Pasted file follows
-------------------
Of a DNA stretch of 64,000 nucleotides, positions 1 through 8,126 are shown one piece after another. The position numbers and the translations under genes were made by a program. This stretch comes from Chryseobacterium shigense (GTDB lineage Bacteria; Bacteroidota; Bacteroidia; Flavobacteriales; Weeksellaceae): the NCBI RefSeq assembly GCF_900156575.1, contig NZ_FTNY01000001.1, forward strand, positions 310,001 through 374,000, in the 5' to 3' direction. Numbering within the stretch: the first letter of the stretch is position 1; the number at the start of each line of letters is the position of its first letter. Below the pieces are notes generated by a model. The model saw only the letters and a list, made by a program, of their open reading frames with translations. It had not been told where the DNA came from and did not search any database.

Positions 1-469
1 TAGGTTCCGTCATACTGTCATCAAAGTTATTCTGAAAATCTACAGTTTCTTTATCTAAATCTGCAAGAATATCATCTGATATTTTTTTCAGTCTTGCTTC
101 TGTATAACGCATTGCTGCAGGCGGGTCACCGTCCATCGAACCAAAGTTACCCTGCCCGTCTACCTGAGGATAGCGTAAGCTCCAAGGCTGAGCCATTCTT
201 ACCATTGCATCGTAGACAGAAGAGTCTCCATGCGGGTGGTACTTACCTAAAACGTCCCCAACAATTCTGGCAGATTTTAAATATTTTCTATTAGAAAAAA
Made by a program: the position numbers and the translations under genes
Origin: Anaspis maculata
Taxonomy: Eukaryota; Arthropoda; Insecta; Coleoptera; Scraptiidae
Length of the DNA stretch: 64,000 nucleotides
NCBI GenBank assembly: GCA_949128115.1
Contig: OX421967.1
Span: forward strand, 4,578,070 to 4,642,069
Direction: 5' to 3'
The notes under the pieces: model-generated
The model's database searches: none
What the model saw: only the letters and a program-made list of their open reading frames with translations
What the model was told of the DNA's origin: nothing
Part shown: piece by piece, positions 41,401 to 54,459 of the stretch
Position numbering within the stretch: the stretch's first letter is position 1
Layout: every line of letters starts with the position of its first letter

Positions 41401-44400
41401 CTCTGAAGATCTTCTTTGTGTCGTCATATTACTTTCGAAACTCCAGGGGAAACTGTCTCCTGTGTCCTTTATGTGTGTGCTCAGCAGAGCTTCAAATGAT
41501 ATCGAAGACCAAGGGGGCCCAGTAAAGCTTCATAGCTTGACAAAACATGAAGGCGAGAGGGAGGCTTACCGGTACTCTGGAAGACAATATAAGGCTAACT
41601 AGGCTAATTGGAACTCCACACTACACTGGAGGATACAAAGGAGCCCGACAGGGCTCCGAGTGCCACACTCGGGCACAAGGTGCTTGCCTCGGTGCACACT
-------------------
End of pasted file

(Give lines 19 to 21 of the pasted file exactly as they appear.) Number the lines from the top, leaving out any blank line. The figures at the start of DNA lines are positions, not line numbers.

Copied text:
Position numbering within the stretch: the stretch's first letter is position 1
Layout: every line of letters starts with the position of its first letter

Positions 41401-44400